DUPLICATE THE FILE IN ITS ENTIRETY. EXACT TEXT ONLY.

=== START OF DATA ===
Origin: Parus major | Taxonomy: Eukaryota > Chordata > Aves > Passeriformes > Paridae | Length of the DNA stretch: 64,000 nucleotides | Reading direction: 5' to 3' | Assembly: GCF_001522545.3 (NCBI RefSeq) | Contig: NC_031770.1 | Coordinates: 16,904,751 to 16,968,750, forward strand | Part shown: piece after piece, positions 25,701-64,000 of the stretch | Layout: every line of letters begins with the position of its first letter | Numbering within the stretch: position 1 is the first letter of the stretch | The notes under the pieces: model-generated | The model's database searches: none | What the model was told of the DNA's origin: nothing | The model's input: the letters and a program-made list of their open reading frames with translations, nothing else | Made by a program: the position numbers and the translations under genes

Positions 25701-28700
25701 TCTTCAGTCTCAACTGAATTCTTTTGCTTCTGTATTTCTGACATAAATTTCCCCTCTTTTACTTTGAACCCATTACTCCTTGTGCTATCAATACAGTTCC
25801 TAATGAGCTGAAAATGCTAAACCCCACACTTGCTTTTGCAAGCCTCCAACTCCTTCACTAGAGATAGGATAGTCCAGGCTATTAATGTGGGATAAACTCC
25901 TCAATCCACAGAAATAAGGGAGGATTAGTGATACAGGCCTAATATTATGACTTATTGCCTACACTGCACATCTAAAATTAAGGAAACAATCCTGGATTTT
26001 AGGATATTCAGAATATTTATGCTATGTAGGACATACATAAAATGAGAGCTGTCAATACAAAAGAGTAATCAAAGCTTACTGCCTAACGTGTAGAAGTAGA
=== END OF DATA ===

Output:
Origin: Parus major | Taxonomy: Eukaryota > Chordata > Aves > Passeriformes > Paridae | Length of the DNA stretch: 64,000 nucleotides | Reading direction: 5' to 3' | Assembly: GCF_001522545.3 (NCBI RefSeq) | Contig: NC_031770.1 | Coordinates: 16,904,751 to 16,968,750, forward strand | Part shown: piece after piece, positions 25,701-64,000 of the stretch | Layout: every line of letters begins with the position of its first letter | Numbering within the stretch: position 1 is the first letter of the stretch | The notes under the pieces: model-generated | The model's database searches: none | What the model was told of the DNA's origin: nothing | The model's input: the letters and a program-made list of their open reading frames with translations, nothing else | Made by a program: the position numbers and the translations under genes

Positions 25701-28700
25701 TCTTCAGTCTCAACTGAATTCTTTTGCTTCTGTATTTCTGACATAAATTTCCCCTCTTTTACTTTGAACCCATTACTCCTTGTGCTATCAATACAGTTCC
25801 TAATGAGCTGAAAATGCTAAACCCCACACTTGCTTTTGCAAGCCTCCAACTCCTTCACTAGAGATAGGATAGTCCAGGCTATTAATGTGGGATAAACTCC
25901 TCAATCCACAGAAATAAGGGAGGATTAGTGATACAGGCCTAATATTATGACTTATTGCCTACACTGCACATCTAAAATTAAGGAAACAATCCTGGATTTT
26001 AGGATATTCAGAATATTTATGCTATGTAGGACATACATAAAATGAGAGCTGTCAATACAAAAGAGTAATCAAAGCTTACTGCCTAACGTGTAGAAGTAGA